Socialization: Bike riding is a social activity. Encouraging conversation builds vocabulary and social skills. Children have the opportunity to bond with other young bike riders.
Eco-Friendly: Bike riding is good for the environment. As responsible caregivers, you have the opportunity to teach your children eco-friendly activities.
Creates Memories: Engaging in family activities create lasting memories. Depending on the age of your children, stopping often may be needed. Resting in between cycling is a great way to view the world around you.
When was the last time you and your family went for a bike ride? The time is right to dust off the bikes and hit the road.
Exploring the outdoors is a wholesome activity for the entire family (including the dog) to enjoy. Hiking provides physical exercise, reduces stress, and boosts creativity.
Find the Right Trail
Before heading out, do your research. Find the right hiking trail for you and your family to safely enjoy. Trails generally run from easy to extremely difficult with numerous obstacles. Finding the best one for your family requires research. If you are uncertain about where to start, set out on an easy trail than work your way through the rest.
What to Pack
If you are just beginning, day trips are the best. Heading out on the trail for a day gives your family a chance to familiarize themselves with the trails and the equipment.
Do you need ideas for the basics for backpacking essentials for day trips?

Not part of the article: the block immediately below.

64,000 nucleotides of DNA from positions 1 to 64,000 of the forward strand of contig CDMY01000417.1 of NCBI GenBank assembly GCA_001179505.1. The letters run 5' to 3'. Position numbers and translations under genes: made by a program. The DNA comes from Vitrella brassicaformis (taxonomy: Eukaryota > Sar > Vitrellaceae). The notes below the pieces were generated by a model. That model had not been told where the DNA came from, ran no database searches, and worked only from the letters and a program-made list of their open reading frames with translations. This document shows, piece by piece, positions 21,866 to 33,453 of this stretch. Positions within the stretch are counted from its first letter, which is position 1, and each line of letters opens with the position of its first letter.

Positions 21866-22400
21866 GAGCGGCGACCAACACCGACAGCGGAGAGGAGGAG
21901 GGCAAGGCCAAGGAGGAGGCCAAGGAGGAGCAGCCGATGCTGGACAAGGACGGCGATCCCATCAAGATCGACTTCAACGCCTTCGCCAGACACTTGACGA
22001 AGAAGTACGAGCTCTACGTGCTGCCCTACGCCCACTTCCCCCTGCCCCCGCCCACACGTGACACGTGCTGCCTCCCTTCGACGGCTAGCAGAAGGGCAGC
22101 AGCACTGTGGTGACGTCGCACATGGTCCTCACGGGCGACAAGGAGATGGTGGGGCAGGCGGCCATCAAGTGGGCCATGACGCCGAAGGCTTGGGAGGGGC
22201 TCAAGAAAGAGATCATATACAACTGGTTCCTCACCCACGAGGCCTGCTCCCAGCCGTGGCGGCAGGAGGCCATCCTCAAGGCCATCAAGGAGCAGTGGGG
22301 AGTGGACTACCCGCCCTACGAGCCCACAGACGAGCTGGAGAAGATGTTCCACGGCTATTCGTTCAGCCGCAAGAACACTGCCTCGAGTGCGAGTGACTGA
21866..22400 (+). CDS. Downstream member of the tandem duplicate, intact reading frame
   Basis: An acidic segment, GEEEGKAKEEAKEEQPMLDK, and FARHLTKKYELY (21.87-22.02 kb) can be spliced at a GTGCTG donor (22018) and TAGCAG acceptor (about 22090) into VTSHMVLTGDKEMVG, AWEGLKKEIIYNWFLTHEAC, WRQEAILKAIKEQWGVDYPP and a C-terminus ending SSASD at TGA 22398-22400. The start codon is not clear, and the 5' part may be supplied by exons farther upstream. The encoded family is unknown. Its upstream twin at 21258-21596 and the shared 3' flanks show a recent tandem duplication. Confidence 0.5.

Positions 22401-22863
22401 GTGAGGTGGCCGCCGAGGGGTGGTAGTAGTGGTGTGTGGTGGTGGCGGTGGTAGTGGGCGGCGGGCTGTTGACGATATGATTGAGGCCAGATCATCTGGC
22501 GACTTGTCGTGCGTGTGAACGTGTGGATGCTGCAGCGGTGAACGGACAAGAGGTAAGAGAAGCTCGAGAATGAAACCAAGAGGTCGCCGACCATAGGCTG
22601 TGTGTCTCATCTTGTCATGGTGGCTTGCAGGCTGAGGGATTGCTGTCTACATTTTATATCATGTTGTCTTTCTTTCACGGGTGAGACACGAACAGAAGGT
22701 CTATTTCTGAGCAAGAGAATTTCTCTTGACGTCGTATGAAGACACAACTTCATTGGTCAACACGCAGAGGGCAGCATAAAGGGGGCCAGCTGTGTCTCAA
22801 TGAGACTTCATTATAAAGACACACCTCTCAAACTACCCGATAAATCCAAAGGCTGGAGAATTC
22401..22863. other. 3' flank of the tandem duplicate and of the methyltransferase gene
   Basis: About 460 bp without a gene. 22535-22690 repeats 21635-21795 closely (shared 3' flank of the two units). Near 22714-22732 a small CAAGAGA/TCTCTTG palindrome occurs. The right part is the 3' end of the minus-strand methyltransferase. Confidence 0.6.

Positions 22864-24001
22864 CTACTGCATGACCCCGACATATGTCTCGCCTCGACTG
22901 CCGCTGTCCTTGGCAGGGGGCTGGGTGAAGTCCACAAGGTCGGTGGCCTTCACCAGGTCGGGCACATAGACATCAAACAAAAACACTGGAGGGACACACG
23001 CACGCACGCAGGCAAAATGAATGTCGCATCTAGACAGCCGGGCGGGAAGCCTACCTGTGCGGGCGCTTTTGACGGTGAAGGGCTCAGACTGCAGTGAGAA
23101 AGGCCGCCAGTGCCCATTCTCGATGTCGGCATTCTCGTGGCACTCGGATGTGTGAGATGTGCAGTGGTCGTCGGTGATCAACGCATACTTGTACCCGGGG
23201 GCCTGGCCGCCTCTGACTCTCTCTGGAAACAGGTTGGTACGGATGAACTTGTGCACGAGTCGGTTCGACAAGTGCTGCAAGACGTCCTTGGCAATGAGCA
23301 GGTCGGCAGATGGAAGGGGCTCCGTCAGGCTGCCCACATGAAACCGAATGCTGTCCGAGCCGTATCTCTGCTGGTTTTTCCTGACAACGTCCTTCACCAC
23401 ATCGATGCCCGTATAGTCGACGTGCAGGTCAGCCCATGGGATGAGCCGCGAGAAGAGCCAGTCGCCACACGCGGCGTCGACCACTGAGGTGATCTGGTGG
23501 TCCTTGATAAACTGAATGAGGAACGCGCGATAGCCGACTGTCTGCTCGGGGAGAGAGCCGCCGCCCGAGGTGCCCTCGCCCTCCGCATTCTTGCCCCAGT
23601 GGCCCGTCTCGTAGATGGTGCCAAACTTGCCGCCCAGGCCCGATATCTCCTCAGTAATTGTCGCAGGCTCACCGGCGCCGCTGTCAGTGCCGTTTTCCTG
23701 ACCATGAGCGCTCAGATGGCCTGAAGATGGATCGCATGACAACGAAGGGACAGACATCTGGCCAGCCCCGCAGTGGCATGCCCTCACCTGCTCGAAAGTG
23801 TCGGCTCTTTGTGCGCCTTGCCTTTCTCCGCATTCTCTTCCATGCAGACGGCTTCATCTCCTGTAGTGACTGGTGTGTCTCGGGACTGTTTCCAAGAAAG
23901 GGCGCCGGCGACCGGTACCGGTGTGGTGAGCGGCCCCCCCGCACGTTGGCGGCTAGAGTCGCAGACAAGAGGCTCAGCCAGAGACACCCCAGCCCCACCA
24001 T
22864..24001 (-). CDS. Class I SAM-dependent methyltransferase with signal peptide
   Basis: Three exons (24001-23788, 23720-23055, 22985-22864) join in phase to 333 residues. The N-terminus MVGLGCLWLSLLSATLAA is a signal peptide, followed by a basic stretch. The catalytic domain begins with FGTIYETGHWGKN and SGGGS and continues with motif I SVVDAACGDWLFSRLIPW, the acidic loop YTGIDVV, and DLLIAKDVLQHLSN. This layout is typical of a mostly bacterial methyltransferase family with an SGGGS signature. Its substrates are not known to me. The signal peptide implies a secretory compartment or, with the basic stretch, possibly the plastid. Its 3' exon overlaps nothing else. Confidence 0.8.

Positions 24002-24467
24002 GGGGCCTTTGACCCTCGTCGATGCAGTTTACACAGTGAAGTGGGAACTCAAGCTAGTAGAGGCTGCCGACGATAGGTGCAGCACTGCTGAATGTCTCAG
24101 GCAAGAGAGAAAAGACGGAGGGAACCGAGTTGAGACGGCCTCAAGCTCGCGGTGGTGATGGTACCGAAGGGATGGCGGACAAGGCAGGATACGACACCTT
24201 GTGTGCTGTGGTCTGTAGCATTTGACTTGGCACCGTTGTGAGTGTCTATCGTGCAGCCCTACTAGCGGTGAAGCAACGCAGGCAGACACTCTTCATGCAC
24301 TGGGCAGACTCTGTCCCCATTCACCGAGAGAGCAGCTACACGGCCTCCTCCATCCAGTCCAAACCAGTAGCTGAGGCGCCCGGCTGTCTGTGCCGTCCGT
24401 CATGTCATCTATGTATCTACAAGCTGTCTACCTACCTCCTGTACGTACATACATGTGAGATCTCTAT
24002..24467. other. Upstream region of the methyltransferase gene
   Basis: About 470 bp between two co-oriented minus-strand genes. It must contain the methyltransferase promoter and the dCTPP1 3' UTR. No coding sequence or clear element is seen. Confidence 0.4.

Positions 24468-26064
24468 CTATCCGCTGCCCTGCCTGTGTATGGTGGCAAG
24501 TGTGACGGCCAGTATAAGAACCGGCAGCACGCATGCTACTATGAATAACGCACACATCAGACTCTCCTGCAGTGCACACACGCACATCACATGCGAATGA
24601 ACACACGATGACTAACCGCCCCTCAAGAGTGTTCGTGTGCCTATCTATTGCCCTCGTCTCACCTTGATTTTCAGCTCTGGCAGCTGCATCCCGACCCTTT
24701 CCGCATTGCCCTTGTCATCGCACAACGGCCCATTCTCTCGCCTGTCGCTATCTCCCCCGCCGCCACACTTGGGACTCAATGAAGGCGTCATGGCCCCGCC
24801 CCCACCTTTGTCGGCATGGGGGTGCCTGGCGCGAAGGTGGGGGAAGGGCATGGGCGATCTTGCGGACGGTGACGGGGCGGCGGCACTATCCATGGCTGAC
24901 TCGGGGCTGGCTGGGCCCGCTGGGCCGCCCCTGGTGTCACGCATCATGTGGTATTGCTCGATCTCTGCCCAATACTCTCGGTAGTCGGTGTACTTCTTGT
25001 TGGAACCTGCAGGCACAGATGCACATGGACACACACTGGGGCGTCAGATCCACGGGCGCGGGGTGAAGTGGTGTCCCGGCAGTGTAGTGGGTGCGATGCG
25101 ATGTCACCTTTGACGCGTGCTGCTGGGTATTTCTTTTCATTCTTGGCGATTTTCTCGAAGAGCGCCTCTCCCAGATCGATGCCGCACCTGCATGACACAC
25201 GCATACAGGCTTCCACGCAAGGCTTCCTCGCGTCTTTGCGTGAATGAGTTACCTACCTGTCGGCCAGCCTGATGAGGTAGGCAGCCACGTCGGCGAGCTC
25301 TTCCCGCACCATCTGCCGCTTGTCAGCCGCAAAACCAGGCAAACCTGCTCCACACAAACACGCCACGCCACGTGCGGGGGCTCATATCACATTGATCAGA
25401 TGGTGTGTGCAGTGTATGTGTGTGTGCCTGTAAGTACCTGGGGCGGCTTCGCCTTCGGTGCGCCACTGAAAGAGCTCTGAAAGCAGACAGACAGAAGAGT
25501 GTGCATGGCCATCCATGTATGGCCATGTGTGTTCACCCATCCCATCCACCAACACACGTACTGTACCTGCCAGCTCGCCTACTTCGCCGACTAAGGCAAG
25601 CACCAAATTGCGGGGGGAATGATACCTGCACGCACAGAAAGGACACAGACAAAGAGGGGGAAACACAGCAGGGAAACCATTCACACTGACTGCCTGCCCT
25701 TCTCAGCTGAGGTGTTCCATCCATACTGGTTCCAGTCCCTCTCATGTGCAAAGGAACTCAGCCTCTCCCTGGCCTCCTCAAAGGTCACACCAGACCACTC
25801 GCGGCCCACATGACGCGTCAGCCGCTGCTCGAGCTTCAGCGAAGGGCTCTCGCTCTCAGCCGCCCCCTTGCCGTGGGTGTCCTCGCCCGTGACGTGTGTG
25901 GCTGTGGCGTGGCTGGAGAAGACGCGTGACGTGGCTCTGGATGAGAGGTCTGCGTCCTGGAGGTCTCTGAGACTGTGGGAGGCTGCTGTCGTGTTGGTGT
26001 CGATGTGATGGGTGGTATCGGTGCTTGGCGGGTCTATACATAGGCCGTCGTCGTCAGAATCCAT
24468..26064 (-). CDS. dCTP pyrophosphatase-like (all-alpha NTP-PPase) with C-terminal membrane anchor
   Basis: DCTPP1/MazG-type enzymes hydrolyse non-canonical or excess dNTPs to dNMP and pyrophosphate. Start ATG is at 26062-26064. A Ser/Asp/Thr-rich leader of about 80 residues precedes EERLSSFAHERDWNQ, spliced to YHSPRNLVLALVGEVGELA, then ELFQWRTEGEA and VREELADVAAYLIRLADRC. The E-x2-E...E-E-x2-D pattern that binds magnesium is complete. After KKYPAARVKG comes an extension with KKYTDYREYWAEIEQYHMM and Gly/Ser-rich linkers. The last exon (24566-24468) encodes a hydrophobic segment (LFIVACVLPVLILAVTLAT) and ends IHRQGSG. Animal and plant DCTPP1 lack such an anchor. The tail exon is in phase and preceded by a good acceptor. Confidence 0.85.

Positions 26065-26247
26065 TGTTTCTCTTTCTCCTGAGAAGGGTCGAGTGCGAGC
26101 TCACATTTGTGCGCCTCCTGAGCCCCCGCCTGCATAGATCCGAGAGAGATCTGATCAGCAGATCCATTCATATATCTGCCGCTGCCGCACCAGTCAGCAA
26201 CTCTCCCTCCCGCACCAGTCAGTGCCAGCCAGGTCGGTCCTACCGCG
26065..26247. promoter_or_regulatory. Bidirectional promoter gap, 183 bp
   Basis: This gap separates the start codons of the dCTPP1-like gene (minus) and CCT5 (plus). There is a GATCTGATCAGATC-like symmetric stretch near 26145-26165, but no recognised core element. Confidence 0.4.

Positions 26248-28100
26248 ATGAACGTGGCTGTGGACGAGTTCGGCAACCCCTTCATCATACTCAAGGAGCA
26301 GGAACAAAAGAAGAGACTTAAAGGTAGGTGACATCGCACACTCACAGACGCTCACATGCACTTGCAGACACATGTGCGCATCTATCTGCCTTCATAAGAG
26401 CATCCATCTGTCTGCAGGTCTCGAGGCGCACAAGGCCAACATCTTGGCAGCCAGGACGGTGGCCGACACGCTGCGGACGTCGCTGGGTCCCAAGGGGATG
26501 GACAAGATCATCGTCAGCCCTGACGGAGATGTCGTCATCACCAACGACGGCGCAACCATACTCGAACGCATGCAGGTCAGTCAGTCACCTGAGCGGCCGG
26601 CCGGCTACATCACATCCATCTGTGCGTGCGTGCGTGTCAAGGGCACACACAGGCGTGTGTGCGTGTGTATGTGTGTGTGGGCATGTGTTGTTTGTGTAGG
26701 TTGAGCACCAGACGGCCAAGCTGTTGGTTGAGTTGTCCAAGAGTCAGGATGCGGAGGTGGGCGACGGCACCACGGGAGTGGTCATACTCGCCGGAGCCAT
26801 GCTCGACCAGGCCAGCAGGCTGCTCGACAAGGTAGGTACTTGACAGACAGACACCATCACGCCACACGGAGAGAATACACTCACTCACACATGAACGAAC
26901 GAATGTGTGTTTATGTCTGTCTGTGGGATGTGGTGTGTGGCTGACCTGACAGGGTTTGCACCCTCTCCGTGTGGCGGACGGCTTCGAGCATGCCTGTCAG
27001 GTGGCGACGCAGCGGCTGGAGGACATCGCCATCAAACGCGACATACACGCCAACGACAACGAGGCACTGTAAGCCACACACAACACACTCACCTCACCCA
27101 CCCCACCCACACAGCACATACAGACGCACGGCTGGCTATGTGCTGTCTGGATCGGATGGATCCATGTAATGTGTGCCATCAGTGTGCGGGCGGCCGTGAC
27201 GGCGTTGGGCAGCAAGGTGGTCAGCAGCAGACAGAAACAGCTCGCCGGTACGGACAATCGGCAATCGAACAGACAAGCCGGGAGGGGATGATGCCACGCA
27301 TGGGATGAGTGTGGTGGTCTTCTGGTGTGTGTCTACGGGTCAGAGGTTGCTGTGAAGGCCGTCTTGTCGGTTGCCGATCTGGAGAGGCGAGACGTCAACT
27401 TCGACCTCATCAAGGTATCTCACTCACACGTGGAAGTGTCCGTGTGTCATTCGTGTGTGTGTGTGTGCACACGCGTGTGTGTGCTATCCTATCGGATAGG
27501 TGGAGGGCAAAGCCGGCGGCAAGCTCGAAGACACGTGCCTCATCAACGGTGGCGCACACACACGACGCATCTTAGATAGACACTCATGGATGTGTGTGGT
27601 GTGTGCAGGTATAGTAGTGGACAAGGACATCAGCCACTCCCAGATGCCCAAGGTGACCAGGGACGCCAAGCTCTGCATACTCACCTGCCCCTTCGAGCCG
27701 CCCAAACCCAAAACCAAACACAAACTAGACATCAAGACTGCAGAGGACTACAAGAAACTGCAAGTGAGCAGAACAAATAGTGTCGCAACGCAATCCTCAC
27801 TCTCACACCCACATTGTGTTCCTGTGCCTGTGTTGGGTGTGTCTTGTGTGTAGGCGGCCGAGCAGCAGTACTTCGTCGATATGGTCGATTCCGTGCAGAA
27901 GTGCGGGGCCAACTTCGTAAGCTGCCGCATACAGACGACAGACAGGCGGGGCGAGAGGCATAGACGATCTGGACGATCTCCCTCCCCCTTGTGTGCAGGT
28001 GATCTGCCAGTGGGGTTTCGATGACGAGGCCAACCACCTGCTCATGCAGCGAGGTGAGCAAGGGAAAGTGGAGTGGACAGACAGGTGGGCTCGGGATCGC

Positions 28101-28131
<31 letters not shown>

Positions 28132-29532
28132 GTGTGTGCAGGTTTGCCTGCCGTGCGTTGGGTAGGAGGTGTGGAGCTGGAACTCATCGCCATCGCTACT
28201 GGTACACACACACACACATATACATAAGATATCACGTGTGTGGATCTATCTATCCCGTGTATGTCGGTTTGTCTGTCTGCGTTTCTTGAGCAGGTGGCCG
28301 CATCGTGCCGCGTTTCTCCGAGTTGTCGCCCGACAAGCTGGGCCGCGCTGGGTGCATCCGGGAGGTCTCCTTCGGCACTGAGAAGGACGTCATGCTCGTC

Backpack: Use a high-quality backpack to protect your basic hiking necessities. Even younger children can carry a lightweight backpack.
Water: Staying hydrated is critical when hiking.
Food: Pack plenty of food to get you through your hiking trip. Small children may require frequent stops with extra snacks. Pack to meet each family members’ needs.
First Aid: Bringing a first aid kit is essential for handling minor scrapes and cuts on the trail.
Compass: Do not always rely on your cell phone. If your battery goes dead, you may need an alternative navigation device.
Hand Sanitizer: Use to clean your hands before eating.
Mask: Once you are on the open trail away from people, you will not need a mask. However, certain areas of the park may require a face covering. Be respectful of others. Pack a mask to follow any restrictions.
Extra Socks and Hiking Shoes: If you accidentally get your feet wet, having additional foot attire is a priority, especially with children. You want to make hiking a positive experience.
Before You Hit the Trail
Before heading to your destination, check the weather forecast. Dress in weather-appropriate clothing. Remember, clothing layers are the best option for being outdoors. If you are uncertain what to wear, add an extra layer. If the weather is too warm, a sweatshirt is easy to remove.
Hiking is not a race to get through the trails as fast as possible. Take your time with your family. Pause to view numerous scenic areas or enjoy nature.
Ask your children open-ended questions or make up stories. Being outdoors increases creativity. Encourage conversation among your family about the experience. Bring your camera or use your cell phone to take lots of photos to create a memory book. Wildlife and nature discoveries can lead to a lifetime love of the outdoors.
Celebrate Family Fun Month by getting outdoors and going camping. View the stars while sitting around a cozy campfire. Even with the current health crisis, you and your family can enjoy camping.
Tips for Camping During the Current Health Crisis